Richard Whittall:

The Globalist's Top Ten Books in 2016: The Turbulent World of Middle East Soccer


Middle East Eye: "

The Turbulent World of Middle East Soccer is one of the weightiest, most revelatory, original and important books written about sport"

“The Turbulent World of Middle East Soccer has helped me immensely with great information and perspective.”


Bob Bradley, former US and Egyptian national coach: "James Dorsey’s The Turbulent World of Middle Eastern Soccer (has) become a reference point for those seeking the latest information as well as looking at the broader picture."
Alon Raab in The International Journal of the History of Sport: “Dorsey’s blog is a goldmine of information.”
Play the Game: "Your expertise is clearly superior when it comes to Middle Eastern soccer."
Andrew Das, The New York Times soccer blog Goal: "No one is better at this kind of work than James Dorsey"
David Zirin, Sports Illustrated: "Essential Reading"
Change FIFA: "A fantastic new blog'

Richard Whitall of A More Splendid Life:
"James combines his intimate knowledge of the region with a great passion for soccer"

Christopher Ahl, Play the Game: "An excellent Middle East Football blog"
James Corbett, Inside World Football


Thursday, October 17, 2019

Shaping a new world order: The Gulf and the greater Middle East stake their claim



Abstract

The 21st century’s Great Game is about the creation of a new Eurasia-centred world. It locks China, the United States, Russia, India, Japan and Europe into what is an epic battle. Yet, they are not the only players. Middle Eastern rivals, Saudi Arabia and Iran, are key players too. As they vie for big power favour, they compete to secure the ability to shape the future architecture of Eurasia’s energy landscape, enhance leverage by increasing energy and oil product market share, and position themselves as the key nodes in infrastructure networks.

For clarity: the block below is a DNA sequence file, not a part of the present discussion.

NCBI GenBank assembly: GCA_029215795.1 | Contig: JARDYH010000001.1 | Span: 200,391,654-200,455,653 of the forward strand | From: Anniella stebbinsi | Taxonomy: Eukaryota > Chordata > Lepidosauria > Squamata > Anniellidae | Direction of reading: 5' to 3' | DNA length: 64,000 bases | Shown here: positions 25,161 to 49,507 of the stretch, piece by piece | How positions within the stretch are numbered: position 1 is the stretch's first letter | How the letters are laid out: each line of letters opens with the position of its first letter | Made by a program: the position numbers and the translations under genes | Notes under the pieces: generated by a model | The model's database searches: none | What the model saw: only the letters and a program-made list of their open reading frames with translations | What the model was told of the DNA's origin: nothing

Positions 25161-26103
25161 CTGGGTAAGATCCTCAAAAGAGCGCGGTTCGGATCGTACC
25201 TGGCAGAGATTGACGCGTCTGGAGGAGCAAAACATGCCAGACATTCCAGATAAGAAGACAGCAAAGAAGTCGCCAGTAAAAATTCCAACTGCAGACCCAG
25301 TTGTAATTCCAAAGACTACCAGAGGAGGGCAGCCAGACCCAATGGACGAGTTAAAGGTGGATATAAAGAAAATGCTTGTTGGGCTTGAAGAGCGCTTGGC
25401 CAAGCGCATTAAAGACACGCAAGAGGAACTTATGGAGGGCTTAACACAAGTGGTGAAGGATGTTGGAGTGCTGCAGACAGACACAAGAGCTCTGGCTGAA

With China, Russia, the United States, India and Japan as the heavy weights, the Great Game is unlikely to produce an undisputed winner. Nor do key players perceive it as a zero-sum-game. The stakes in the game are about divvying up the pie and ensuring that China despite its vast resources, economic leverage, and first starter advantage in infrastructure linkages, does not emerge as the sole dominant power in Eurasia’s future architecture.


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